Note from the editor: Europe’s gas balance will continue to evolve rapidly as domestic production falls and the LNG market tightens – explore future dynamics using our H1 2020 Global Gas Model Next Generation.
As lockdown restrictions ease across Europe, gas and electricity markets are steadily recovering. It’s been a difficult few months. Demand loss has been significant, coming in 13 bcm lower than 2019 levels. All things considered, though, it’s surprising that demand wasn’t hit harder.
And the good news is that the worst is behind European gas markets. Europe will continue to play a critical role in balancing global gas and LNG markets. But how much more difficult will that be in 2020? And what are the key risks to achieving that balance?
The peak-loss to gas demand is behind us. The downward revision to French nuclear output has helped. And remarkably, we’re even seeing structural growth still building in Eastern Europe.
Demand staging a recovery
Gas demand is showing signs of recovery after a peak low around Easter. Even Italy and France, where strict lockdown measures have had a clear impact on gas demand, have seen a recovery in the last month. And while a full return to normal will take time, recovery in these markets is faster than we previously anticipated.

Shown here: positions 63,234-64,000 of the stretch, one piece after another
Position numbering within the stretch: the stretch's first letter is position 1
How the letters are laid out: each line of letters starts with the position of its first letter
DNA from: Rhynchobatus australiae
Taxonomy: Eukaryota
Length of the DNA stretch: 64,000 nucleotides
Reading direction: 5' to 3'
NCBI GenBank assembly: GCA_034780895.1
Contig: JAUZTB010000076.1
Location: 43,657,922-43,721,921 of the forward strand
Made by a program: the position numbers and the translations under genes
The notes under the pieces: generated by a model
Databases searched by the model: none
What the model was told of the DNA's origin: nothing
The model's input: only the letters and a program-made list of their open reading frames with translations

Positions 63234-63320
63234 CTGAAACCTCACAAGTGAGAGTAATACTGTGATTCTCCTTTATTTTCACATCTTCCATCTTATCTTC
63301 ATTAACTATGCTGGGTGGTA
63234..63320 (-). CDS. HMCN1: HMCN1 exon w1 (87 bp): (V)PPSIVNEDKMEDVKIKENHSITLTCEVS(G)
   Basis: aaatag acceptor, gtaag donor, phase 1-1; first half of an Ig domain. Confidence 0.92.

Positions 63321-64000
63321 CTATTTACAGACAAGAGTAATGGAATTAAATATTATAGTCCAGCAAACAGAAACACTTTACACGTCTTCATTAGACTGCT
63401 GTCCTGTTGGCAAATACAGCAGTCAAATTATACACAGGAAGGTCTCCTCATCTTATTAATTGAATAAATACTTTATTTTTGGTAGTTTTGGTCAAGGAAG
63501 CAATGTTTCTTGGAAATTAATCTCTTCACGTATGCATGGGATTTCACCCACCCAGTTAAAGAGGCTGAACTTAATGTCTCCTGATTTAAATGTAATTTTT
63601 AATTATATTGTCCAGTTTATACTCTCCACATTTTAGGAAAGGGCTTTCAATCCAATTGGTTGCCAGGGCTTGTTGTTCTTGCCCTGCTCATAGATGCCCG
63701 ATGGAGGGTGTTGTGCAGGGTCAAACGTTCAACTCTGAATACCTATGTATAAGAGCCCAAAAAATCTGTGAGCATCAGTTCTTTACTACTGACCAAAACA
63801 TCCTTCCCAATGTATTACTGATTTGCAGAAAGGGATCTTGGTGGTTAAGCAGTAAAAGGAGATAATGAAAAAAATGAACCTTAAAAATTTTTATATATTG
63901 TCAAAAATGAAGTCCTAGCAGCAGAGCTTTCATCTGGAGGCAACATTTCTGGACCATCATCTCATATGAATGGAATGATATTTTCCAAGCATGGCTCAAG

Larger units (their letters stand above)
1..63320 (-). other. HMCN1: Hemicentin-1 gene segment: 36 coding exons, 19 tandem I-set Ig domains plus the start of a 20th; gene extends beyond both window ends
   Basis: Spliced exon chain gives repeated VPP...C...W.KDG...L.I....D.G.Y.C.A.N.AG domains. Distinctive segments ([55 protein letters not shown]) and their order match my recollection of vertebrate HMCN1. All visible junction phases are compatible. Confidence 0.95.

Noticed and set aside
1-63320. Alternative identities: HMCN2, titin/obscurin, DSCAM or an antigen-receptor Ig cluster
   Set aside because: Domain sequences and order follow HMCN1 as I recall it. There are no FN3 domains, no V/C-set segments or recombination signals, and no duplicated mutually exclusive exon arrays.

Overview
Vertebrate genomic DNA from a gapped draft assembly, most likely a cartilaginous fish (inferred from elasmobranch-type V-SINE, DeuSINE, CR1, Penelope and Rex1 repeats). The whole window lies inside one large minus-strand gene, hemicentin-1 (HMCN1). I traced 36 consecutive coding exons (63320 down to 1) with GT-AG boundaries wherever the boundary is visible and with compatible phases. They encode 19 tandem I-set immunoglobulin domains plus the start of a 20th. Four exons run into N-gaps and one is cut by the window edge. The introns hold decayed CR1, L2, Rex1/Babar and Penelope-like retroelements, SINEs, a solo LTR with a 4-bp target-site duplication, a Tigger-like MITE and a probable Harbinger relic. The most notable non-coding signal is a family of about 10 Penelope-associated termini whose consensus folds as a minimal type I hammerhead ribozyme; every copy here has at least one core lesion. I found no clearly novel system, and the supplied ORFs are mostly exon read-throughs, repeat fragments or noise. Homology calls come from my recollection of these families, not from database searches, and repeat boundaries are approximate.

Gas demand will be resilient in 2020. We expect it will be at near-normal levels by winter across Europe – which sets the stage for prices to tick up. But a lot depends on the weather: a milder winter season could again distress the market.
Storage played a huge role in absorbing last year’s oversupply – but it can’t repeat that feat.
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Can the market stay in balance?
With gas storage almost full to the brim, we expect many operators will begin to test their limits. But Ukraine offers a solution: the country’s so-far under-utilised facilities could be used to park some gas until the market improves.
Storage cycle costs to Ukraine are competitive; reduced transport costs also provide an incentive.
As space in the market shrinks, European piped suppliers have quickly adapted to keep the market in balance. Piped flows from Russia, for example, are down 23% compared to 2019. And Norway has kept flows into the UK to an absolute minimum.
But heavy cuts in US LNG output are also required to balance the market – and not all suppliers are ready to reduce volumes. Competition with LNG suppliers will persist as demand continues to recover.
All eyes on Nord Stream 2
Can Russia’s Gazprom reclaim some market share from US LNG suppliers? Much is riding on the timely completion of Nord Stream 2 and how quickly it can ramp up. Once commissioned, it will add an additional 55 bcm pipeline capacity directly into Germany. However, the project has faced multiple headwinds, and its start-up date is highly uncertain.
If the pipeline is commissioned by early 2021 and ramps up quickly, Gazprom will be well placed to recapture some market share – at the expense of US LNG.
If Nord Stream 2 is operational by early-2021, Gazprom will have the opportunity to quickly recapture its market share – potentially at the expense of US LNG.
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Learn more about the dynamics in the European gas market this year and why Summer 2021 will be more finely balanced. Fill in the form on this page to receive an extract of the slides from the Europe gas team’s recent webinar.